Institute for Software Research
School of Computer Science, Carnegie Mellon University


Seminal Papers in Software Engineering:
The Carnegie Mellon Canonical Collection

Mary Shaw (editor), Jonathan Aldrich, Travis D. Breaux,
David Garlan, Christian Kästner,
Claire Le Goues, William L. Scherlis

September 2015


Keywords: Software engineering, cononical collection

To understand the context of current research, it is essential to understand how current results evolved from early fundamental papers. These classic papers develop timeless ideas that transcend technology changes, and the ideas embodied in their solutions often apply to current problems (and, indeed, are reinvented by researchers who are ignorant of the classic literature).

Criteria for selection of the papers in the Canon include

  • Papers are selected for their overall significance. The papers should usually be the principal or definitive papers about an idea, rather than expository papers written after the idea has matured (these may appear in other reading lists). A rule of thumb is that the paper in the Canon should be the one you'd cite as the fundamental paper in its area.
  • Classic, timeless papers prove their significance over time. It follows that the papers of the Canon will generally be published a minimum of 12-15 years ago.
  • Some of the entries may be books. In these cases, the books should be important in their own right, but the entry should highlight one or a few specific passages in the book to focus on. Students should develop a sense of the rest of the book as well.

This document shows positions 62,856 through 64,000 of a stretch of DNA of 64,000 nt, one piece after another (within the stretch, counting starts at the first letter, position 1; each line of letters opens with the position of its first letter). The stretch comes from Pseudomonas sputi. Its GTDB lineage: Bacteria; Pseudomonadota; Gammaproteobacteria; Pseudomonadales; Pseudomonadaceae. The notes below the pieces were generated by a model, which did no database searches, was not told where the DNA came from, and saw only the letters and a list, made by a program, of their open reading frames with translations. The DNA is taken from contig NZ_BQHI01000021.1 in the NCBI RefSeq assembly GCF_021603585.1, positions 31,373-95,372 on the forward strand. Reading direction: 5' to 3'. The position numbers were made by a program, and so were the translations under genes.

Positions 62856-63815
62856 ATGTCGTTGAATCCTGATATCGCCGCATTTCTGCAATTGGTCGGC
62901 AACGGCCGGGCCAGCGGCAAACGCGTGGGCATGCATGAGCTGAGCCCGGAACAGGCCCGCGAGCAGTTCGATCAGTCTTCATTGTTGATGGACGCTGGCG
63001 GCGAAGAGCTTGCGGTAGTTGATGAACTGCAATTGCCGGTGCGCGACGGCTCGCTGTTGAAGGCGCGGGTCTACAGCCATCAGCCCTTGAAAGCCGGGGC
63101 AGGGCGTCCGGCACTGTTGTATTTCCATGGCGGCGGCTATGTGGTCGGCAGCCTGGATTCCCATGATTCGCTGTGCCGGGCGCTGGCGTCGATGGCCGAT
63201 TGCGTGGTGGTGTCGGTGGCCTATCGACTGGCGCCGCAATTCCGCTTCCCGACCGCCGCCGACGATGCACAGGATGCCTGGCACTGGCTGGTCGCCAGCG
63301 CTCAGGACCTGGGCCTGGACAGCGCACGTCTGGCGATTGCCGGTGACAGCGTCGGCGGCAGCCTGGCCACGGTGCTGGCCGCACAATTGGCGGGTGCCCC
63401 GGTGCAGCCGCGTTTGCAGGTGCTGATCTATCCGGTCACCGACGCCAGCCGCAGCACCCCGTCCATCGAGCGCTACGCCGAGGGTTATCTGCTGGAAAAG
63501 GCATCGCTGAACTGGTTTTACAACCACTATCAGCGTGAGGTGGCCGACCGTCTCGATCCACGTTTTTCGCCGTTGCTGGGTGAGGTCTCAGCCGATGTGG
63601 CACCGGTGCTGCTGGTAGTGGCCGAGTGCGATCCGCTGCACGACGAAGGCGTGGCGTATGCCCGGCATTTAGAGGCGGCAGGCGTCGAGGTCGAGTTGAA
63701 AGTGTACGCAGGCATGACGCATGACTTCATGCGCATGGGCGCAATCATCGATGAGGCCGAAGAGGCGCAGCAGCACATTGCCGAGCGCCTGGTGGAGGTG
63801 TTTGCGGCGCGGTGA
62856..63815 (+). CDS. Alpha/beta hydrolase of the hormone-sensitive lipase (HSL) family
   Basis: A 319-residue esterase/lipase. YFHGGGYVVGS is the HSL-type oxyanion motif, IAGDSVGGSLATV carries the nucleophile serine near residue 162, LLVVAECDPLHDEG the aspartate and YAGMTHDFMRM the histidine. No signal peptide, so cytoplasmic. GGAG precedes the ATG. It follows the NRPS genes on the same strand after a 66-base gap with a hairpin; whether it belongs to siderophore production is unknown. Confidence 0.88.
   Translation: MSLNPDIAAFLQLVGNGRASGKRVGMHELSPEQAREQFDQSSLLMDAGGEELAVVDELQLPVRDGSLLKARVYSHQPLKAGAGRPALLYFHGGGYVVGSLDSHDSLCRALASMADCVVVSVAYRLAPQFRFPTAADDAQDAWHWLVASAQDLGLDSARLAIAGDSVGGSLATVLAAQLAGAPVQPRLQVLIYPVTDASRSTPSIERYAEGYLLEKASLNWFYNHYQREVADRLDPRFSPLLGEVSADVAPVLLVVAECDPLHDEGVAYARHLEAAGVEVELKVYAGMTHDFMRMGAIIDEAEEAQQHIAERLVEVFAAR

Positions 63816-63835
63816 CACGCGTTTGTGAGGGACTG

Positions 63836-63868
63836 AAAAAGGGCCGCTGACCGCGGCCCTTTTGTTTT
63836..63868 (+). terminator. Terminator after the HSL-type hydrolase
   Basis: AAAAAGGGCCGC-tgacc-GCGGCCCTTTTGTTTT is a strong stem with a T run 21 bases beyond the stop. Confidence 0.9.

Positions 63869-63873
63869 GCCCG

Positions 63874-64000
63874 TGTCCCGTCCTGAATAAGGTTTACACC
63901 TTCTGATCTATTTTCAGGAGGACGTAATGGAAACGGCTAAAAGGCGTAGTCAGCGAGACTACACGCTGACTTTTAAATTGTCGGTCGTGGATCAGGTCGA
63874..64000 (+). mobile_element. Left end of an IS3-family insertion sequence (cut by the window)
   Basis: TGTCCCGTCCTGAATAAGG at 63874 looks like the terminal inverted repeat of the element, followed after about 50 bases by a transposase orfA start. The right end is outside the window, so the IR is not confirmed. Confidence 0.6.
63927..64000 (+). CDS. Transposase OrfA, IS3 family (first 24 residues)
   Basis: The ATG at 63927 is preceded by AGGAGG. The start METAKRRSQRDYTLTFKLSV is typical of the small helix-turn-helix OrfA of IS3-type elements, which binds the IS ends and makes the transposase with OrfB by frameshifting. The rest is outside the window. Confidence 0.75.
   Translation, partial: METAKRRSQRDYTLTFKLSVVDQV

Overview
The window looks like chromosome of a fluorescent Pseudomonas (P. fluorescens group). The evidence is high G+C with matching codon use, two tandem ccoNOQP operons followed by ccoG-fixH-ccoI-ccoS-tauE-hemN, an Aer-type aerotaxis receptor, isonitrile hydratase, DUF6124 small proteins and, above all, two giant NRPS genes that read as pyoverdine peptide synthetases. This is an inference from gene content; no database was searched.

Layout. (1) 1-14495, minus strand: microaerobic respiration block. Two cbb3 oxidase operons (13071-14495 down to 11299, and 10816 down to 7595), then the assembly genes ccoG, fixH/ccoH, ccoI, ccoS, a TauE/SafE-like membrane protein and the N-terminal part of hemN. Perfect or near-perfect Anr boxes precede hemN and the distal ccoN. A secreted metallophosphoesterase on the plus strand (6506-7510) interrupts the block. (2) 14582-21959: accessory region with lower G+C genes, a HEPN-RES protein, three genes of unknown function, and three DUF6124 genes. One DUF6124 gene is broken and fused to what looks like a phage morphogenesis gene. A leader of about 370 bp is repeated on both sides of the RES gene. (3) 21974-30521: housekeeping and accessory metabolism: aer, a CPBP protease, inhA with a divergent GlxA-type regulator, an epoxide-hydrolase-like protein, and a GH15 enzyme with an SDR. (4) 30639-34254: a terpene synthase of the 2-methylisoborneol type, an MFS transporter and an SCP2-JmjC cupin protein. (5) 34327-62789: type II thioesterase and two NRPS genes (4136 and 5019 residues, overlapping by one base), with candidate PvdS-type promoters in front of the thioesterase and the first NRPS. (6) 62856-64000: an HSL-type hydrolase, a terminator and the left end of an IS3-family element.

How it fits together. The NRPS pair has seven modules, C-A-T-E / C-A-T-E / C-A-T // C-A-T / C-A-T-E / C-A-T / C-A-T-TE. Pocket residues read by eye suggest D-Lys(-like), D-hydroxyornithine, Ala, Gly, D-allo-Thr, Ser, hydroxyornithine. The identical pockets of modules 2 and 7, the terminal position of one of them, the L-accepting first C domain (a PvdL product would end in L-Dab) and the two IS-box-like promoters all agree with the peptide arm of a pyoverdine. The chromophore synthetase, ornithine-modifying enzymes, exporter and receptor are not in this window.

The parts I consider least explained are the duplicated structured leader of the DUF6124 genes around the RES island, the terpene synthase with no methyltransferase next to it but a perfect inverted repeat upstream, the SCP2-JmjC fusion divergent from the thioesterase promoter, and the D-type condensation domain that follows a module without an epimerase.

• Because the size of the Canon is limited, authors will rarely be represented by multiple papers, and redundancy will generally be avoided.
  • All students should be familiar with all the papers, and the SE Research Core course should cover them. In practice this limits the size of the Canon to about 25 papers.

The Carnegie Mellon Software Engineering faculty has selected this set of papers as a canonical collection of significant classic papers that balances completeness with reasonable size. All our software engineering students should read and understand these papers (or selections from books). Notes in this document explain the significance of the papers. We will endeavor to cover them in the Core Course in Software Engineering Research, and other courses may feel free to assume that students have read them.

9 pages

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